HOW TO GUIDES

Here’s everything you need to know when choosing your lenses—in the order you’ll need to know it when you order

How-To Guides

How to Get Used to Progressive Lenses

From a certain age (somewhere between late 30s to early 40s), your vision naturally declines, especially when it comes to seeing things up close. For most glasses wearers, that comes in addition to imperfect eyesight when looking at a distance.

You can get 2 pairs of glasses, each for a different issue, but switching between them can be a pain. A more ideal solution would be the all-in-one kind, aka progressive lenses.

This type of lens provides clear and corrected vision for reading, distance and everything in between, with a smooth transition between all fields of vision. However, it might take a long time getting used to, because it requires looking through different parts of the lens for each field of vision.

Here are some tricks and tips to make your adjustment period as smooth as possible.


1. Wear Your New Glasses, Not the Old Ones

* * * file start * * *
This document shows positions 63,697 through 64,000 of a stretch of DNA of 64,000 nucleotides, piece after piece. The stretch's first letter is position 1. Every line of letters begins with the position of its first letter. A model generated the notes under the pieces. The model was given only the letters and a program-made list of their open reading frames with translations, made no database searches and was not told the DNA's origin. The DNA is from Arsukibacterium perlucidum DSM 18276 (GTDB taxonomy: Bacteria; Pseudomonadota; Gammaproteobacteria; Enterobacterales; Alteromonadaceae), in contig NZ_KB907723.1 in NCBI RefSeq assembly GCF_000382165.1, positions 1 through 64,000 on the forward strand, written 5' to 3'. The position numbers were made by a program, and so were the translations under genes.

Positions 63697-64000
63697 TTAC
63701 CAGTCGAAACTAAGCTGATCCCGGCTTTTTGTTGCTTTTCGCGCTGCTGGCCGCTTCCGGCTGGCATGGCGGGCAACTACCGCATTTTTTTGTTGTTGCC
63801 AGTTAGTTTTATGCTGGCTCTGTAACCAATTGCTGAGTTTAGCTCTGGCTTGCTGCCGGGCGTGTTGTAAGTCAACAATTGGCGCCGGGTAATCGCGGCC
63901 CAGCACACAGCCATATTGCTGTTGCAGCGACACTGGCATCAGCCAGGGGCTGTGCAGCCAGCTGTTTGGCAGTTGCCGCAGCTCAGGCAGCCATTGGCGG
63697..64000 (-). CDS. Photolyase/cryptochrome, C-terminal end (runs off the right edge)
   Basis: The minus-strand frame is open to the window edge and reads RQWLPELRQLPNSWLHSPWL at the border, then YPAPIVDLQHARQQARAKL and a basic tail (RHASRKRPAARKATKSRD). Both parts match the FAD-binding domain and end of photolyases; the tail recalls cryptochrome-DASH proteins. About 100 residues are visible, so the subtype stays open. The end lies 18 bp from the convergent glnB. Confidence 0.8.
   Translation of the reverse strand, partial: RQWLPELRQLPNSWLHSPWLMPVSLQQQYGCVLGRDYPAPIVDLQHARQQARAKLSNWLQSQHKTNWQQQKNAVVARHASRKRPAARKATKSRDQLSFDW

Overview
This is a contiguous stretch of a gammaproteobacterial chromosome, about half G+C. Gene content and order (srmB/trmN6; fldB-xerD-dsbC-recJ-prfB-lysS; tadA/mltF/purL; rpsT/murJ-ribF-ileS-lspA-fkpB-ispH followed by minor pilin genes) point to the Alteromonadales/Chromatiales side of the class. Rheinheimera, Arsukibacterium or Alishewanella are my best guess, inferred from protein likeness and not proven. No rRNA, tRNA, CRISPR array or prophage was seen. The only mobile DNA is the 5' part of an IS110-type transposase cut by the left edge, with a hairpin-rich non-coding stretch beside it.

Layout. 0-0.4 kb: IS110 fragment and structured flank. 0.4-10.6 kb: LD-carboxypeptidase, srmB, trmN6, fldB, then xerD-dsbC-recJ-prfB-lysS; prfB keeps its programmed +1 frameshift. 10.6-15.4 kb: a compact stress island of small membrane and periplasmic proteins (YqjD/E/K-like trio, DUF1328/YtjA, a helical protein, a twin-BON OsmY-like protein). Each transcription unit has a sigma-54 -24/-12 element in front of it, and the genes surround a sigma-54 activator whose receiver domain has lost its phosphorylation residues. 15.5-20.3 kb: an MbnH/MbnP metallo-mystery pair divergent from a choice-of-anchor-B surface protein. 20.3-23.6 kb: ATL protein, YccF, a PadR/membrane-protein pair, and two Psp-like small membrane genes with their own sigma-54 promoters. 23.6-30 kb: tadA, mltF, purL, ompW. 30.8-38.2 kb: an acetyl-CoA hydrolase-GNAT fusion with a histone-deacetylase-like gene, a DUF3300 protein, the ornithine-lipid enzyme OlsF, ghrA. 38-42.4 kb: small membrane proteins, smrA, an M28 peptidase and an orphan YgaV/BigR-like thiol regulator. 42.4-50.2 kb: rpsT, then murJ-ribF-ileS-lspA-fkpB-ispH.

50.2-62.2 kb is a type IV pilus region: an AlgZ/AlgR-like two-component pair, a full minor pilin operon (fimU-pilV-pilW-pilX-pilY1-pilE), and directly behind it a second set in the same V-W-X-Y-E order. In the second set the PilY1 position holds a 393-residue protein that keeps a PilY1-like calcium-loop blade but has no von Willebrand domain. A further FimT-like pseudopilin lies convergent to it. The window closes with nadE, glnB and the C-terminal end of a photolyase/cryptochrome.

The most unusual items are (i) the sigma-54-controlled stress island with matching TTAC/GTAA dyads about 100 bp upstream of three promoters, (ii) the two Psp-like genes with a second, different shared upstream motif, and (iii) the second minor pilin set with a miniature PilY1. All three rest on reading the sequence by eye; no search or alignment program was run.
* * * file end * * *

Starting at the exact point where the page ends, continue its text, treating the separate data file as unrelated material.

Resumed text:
It might feel weird at first to wear progressives. Still, you should stick to them for all your glasses-needy occasions until you get the hang of it. The more you wear them, the easier the transition will be.


2. Focusing Tricks

A neat way to get the hang of it. Start by looking and focusing on an object at a distance (across the room for example), and slowly lower your eyes to the midsection of the lenses, focusing on something else. Then, take a book and start reading it using the bottom part of the lens.


3. Move Your Head, Not Just Your Eyes

When getting accustomed to your new glasses, try moving your head and not just your eyes. Do it up and down and then side-to-side as you look through different fields of vision.


4. How to Walk up the Stairs with Progressive

It’s quite common to feel like your eyes are playing tricks on you when walking up a flight of stairs for the first time with progressive lenses. As mentioned above, move your head and not just your eyes to look down, which will enable you to keep everything in focus.

During your first week of wearing new glasses with progressive lenses, use them while driving only if you’re already comfortable.

For first timers with multifocals and progressive lenses, there might be some super subtle side effects such as very slight dizziness. It’s completely normal, and will pass quickly. And now that you know what’s in store for first-time wearers of progressive lenses, it’s time to get yourself a pair of multifocals. Vision Express offers 1000s of styles to pair up with high-quality progressive lenses for any prescription at affordable prices. Check out the collection. There’s probably a sale on multifocals you can take advantage of right now.